The Catholic University of America

Graduating Senior Discerns Vocation

In eighth grade, Brett Garland visited the seminary in his home diocese of Columbus, Ohio, for the first time. “I fell in love with it. I just really felt at peace there,” he says.

After attending a local public high school, he wasn’t ready to enter seminary immediately, so he began looking at Catholic universities that would help him continue to discern his vocation.

“That’s what led me ultimately to Catholic. I thought it would be a wonderful place of discernment and it really has been.” he says. “It’s really helped to guide me to the decision I’ve made to enter seminary.”

During his time at CUA, Garland has been a member of the Knights of Columbus all four years, served for a year as a resident minister, participated in a mission trip to Costa Rica, studied abroad for a semester in Oxford, U.K., and served as a RENEW Core Team member.

Each experience, he says, led him toward the decision to apply for the seminary.

Garland says that student ministry was a chance to try pastoral service with his residents. He noted that his fellow student ministers formed a supportive and prayerful community.

As a RENEW Core team member, he was part of a small group of students that wrote weekly reflections on the Gospel for the organization’s Bible study groups. These small faith-based communities have been instrumental in his growth, he says.

“If, God willing, I am ordained a priest, I hope to continue to foster those small communities inside a parish setting, because I think it’s a great way to foster the strong relationships rooted in prayer that ultimately nourish and cultivate our faith,” he says.

In the Knights of Columbus, Garland says he found support in his discernment as well as deep friendships with a diverse group of men invested in their faith.

“There are so many great examples on campus of people who take their faith seriously, but are living it out in such drastically different ways,” he says. “I think if we’re going to really flourish as a Church we need to have that diversity in the expression of our faith and the expression of the joy that we have because of our faith.”

Garland began the long application process to the seminary just before Christmas break. The application included eight letters of recommendation, short essays in response to multiple questions, a “spiritual autobiography,” which came to 11 single-spaced pages for Garland, a psychological examination, a criminal background check, and sacramental records, in addition to personal interviews.

On April 22, the day after Good Shepherd Sunday, Brett learned that he had been accepted by his diocese as a seminarian. He hopes to attend the seminary he visited as an eighth grader, Pontifical College Josephinum, in Columbus.

“As much as I love the D.C. area, I feel a call back to ministry in my own diocese, and to really build up communities there, to take the things that I’ve learned here, in theology and philosophy, but also just in friendship rooted in prayer, the things I’ve learned outside the classroom, and bring that to bear in my ministry in central Ohio,” he says.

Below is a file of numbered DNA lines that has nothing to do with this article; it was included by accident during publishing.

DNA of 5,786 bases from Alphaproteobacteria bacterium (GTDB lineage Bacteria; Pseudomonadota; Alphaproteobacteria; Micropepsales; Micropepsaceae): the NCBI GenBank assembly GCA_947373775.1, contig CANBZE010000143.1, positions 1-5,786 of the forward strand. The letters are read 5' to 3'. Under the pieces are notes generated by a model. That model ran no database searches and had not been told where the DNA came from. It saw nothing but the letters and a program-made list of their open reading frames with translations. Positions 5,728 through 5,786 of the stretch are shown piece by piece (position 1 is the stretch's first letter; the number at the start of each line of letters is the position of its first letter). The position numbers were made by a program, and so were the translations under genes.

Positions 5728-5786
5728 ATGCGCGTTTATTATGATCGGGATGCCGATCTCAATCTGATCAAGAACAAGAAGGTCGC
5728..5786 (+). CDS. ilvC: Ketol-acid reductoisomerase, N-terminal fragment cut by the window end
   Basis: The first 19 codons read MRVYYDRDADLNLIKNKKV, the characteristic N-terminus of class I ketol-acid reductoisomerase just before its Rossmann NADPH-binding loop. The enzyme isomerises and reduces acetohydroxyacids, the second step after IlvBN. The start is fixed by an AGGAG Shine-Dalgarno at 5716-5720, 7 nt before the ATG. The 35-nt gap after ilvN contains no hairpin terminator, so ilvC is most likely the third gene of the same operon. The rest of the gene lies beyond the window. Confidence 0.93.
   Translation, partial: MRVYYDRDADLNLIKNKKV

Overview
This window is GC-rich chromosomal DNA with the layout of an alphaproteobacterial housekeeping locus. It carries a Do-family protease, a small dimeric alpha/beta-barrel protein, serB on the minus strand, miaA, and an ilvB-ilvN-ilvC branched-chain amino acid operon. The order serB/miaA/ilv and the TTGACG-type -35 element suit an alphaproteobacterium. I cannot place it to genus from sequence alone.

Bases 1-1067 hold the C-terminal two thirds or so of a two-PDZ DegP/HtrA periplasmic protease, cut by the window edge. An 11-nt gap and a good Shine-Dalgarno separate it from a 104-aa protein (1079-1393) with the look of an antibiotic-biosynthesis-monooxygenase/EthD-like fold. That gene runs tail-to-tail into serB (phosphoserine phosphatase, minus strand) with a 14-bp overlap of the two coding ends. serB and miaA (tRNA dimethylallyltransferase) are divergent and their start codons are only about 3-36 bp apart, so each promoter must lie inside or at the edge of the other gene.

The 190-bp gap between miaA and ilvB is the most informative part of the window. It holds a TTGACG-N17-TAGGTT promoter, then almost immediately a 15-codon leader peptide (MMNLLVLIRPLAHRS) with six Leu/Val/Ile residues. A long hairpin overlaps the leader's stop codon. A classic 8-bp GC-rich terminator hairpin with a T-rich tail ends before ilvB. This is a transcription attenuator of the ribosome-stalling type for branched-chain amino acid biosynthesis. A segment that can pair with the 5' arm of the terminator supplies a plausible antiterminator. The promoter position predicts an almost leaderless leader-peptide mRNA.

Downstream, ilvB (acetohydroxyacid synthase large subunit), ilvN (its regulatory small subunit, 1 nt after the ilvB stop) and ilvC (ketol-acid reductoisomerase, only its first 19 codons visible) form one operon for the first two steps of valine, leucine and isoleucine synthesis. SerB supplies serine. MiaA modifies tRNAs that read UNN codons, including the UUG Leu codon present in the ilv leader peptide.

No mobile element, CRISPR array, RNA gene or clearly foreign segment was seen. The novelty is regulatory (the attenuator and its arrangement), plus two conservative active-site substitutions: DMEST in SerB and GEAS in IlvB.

Training to be a priest in his home diocese will allow Garland to be in proximity to his family. The family farm where he grew up is only an hour away from Columbus.

Garland can expect to spend the next five to six years in training for the priesthood. Over the next year or two he will complete a second bachelor’s degree in philosophy and then go on to study theology for four years at the graduate level.

Seminary training includes personal, spiritual, pastoral, and academic formation. Seminarians live and pray together, attend lectures and discussions on aspects of priestly ministry, receive the sacraments, and meet regularly with a personal spiritual director.

“I’m jumping into brand new, uncharted territory,” Garland says. “In a way, too, it feels so comfortable and so right for me to be where I am now. I’ve received so much affirmation not only in my spiritual life, but also in the people around me.”

Garland’s post to Facebook announcing that he had been accepted to seminary received 218 “likes” and sparked an outpouring of interest and kindness from peers and mentors, Garland said.

“To have that kind of support, not only from family, but from friends as well who really understand, I feel like I’m in a really blessed place.”


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Brett Garland

Hometown: Washington Court House, Ohio

Major: Theology, minor in Philosophy

Favorite place on campus to pray: Caldwell Chapel. “I love the stained glass windows in there. I usually run into someone I know. I love those small moments. Seeing all the altars around the sides and knowing that this was a residence for priests is powerful. There’s definitely an ethos there that it’s hard not to tap in to.”

Favorite book: The Great Divorce, by C.S. Lewis

Favorite classes: Character, Choice, and Community taught by William C. Mattison III, associate professor of moral theology; Dynamics of Christian Spirituality taught by Rev. Regis Armstrong, O.F.M., Cap., John C. and Gertrude P. Hubbard Professor of Religious Studies